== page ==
Posted: 9:07 am on June 29th

TeriMelisa TeriMelisa writes: Well I was nowhere. I wasn't born until 1975. But my Mama has always told me about watching it with her mom and dad.We are from Huntsville,Alabama so of course it was a huge deal around here. Still is. The space industry is the main thing in this town.
Posted: 7:39 am on June 29th

orchidsinmay orchidsinmay writes: The book sounds amazing! I was born well after the Apollo missions & to be honest I can't remember learning about them. They just always interested me. I've since gone on to become an engineer & I always find it inspiring to hear stories of the engineers & scientists that worked on these programs.
Posted: 7:00 am on June 29th

Gigi_Louis Gigi_Louis writes: I remember it like it was yesterday! I was 7 years old at the time and was laying on my stomach on my Oma's couch in Cologne, West Germany (before reunification) watching it on the only television in the house.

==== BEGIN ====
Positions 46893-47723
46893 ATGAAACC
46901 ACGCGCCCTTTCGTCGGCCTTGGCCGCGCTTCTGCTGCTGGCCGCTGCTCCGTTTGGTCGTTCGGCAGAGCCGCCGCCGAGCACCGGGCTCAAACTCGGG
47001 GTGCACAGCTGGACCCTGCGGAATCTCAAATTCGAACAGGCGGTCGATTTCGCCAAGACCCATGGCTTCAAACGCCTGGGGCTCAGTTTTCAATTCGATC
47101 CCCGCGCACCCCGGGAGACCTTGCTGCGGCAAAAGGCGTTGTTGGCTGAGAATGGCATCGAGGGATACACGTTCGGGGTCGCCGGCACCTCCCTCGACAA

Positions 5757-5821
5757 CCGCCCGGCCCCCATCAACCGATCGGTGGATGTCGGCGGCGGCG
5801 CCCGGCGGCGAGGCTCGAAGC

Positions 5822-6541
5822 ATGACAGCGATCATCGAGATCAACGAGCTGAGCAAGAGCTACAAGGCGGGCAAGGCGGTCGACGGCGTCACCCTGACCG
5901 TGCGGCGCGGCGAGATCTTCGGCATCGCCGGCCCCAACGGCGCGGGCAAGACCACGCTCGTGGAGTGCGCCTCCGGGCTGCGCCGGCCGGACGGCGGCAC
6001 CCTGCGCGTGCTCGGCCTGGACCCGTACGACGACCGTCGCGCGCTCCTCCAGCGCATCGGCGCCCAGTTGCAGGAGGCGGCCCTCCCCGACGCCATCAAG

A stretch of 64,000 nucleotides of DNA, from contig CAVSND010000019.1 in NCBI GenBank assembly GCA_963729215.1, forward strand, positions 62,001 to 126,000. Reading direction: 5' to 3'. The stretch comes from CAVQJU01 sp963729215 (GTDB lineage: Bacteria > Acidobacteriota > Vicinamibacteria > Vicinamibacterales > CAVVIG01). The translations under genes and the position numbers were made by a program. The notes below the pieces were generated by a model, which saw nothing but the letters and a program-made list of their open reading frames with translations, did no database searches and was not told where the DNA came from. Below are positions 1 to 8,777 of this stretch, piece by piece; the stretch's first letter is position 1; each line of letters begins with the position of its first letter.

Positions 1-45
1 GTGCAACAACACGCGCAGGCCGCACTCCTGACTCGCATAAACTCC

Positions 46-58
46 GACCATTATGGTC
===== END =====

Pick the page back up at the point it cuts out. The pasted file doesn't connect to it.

Posted: 6:39 am on June 29th

ddavisgray ddavisgray writes: July 20, 1969, one of my favorite memories. I was just a couple weeks from my thirteenth birthday. In 1969, not everyone had a television in their living rooms as is so common now. Back in those days, when there was a big event, we would gather at my Grandfather Curley's house to watch TV. My Grandfather closed down his Gas-N-Grocery and treated everyone to hot dogs,hamburgers, ice cream, and of course Kool-aid and Iced tea. Gathered in his huge Texas living room was my Great Grandmother, my Grandparents, my Patents, brothers and sister and a enough cousins to make up a couple baseball teams. I will never forget how quite everyone was as we watched our "heroes" as they landed on the moon. That was a day when all of America was so proud. That day my Grandfather flew the American Flag and left it flying until after July fourth. Thanks for prompting the memory. It's a good one.

A Proud American,
Doris Gray
Posted: 12:24 am on June 29th